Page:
Two Ways To Reduce The Quantity Of Smoking Demanded

Public policymakers often want to reduce the amount that people smoke. There are two ways that policy can attempt to achieve this goal.

One way to reduce smoking is to shift the demand curve for cigarettes and other tobacco products. Public service announcements, mandatory health warnings on cigarette packages, and the prohibition of cigarette advertising on television are all policies aimed at reducing the quantity of cigarettes demanded at any given price. If successful, these policies shift the demand curve for cigarettes to the left, as in panel (a) of Figure 4-4.

Alternatively, policymakers can try to raise the price of cigarettes. If the government taxes the manufacture of cigarettes, for example, cigarette companies pass much of this tax on to consumers in the form of higher prices. A higher price encourages smokers to reduce the numbers of cigarettes they smoke. In this case, the reduced amount of smoking does not represent a shift in the demand curve. Instead, it represents a movement along the same demand curve to a point with a higher price and lower quantity, as in panel (b) of Figure 4-4.

How much does the amount of smoking respond to changes in the price of cigarettes? Economists have attempted to answer this question by studying what happens when the tax on cigarettes changes. They have found that a 10 percent increase in the price causes a 4 percent reduction in the quantity demanded. Teenagers are found to be especially sensitive to the price of cigarettes: A10 percent increase in the price causes a 12 percent drop in teenage smoking.

A related question is how the price of cigarettes affects the demand for illicit drugs, such as marijuana. Opponents of cigarette taxes often argue that tobacco and marijuana are substitutes, so that high cigarette prices encourage marijuana use. By contrast, many experts on substance abuse view tobacco as a "gateway drug" leading the young to experiment with other harmful substances. Most studies of the data are consistent with this view: They find that lower cigarette prices are associated with greater use of marijuana. In other words, tobacco and marijuana appear to be complements rather than substitutes.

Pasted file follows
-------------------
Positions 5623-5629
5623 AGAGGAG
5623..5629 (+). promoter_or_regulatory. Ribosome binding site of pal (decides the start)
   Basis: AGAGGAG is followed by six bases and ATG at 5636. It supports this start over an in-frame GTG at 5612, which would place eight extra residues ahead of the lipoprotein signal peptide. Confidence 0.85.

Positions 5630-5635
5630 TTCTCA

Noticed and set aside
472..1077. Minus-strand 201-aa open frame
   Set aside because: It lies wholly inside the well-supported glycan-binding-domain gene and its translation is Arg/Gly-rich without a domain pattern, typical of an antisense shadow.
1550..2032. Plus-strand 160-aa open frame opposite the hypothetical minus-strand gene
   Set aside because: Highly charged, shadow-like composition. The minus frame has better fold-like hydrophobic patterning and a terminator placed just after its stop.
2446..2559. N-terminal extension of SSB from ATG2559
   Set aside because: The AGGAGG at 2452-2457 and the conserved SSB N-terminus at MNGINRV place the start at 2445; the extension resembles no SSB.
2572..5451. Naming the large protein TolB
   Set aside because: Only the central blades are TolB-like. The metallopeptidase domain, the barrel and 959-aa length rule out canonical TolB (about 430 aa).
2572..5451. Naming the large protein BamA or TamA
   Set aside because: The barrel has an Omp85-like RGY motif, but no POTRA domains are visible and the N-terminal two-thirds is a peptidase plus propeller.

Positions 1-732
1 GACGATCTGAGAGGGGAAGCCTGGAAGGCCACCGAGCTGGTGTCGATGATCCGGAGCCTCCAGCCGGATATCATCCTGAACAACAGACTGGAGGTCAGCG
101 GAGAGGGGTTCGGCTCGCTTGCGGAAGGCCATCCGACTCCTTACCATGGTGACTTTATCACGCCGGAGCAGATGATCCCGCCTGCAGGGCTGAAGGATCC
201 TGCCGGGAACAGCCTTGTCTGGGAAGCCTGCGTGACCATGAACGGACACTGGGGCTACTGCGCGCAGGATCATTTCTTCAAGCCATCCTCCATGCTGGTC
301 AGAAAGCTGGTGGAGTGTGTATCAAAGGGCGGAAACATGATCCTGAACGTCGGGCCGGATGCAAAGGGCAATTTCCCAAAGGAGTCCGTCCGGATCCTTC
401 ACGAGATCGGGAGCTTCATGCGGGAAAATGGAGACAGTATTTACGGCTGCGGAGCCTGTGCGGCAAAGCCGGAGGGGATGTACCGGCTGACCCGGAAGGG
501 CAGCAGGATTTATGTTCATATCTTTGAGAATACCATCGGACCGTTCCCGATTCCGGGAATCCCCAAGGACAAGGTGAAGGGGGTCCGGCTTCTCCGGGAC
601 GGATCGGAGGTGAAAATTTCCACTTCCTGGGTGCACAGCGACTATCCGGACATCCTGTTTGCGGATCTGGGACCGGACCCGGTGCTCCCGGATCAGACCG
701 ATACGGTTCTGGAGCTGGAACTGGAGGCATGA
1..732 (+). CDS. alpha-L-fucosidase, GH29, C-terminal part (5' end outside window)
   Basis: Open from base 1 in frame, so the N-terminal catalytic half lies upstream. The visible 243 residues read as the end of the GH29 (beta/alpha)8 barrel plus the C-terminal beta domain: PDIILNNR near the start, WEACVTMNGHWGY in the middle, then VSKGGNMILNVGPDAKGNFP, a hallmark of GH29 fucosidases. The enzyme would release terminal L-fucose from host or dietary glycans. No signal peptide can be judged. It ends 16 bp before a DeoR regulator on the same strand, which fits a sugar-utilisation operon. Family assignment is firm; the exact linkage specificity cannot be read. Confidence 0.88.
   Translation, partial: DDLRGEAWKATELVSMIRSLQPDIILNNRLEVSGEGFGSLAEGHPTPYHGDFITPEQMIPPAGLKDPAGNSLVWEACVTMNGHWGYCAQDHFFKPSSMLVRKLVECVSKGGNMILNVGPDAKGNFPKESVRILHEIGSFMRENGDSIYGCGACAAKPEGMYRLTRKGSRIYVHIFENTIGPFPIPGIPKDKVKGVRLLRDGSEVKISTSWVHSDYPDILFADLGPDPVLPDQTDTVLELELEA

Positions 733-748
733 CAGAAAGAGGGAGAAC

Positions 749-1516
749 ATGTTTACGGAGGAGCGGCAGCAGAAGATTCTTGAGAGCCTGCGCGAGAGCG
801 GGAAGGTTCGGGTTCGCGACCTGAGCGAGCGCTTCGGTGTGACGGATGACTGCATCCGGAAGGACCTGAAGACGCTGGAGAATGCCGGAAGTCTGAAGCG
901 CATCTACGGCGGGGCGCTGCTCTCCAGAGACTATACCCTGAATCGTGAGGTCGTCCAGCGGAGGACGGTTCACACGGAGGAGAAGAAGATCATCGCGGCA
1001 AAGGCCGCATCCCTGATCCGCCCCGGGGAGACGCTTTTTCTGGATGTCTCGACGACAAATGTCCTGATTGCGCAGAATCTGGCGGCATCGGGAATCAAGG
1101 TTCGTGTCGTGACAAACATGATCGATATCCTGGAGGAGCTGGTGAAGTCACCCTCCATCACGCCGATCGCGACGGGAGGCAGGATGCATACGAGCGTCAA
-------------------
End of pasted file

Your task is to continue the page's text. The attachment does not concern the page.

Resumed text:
What is the best way to stop this?

Figure 4-4

Shifts in the Demand Curve versus Movements along the Demand Curve. If warnings on cigarette packages convince smokers to smoke less, the demand curve for cigarettes shifts to the left. In panel (a), the demand curve shifts from D1 to D2. At a price of $2 per pack, the quantity demanded falls from 20 to 10 cigarettes per day, as reflected by the shift from point A to point B. By contrast, if a tax raises the price of cigarettes, the demand curve does not shift. Instead, we observe a movement to a different point on the demand curve. In panel (b), when the price rises from $2 to $4, the quantity demanded falls from 20 to 12 cigarettes per day, as reflected by the movement from point A to point C.

(a) A Shift in the Demand Curve

(a) A Shift in the Demand Curve

Cigarette Demand Curve

0 10 - 20 Number of Cigarettes

Smoked per Day

0 10 - 20 Number of Cigarettes

Smoked per Day

(b) A Movement along the Demand Curve

(b) A Movement along the Demand Curve

Supply For Cigarettes Graph
Smoked per Day

QUICK QUIZ: List the determinants of the quantity of pizza you demand. ♦ Make up an example of a demand schedule for pizza, and graph the implied demand curve. ♦ Give an example of something that would shift this demand curve. ♦ Would a change in the price of pizza shift this demand curve?

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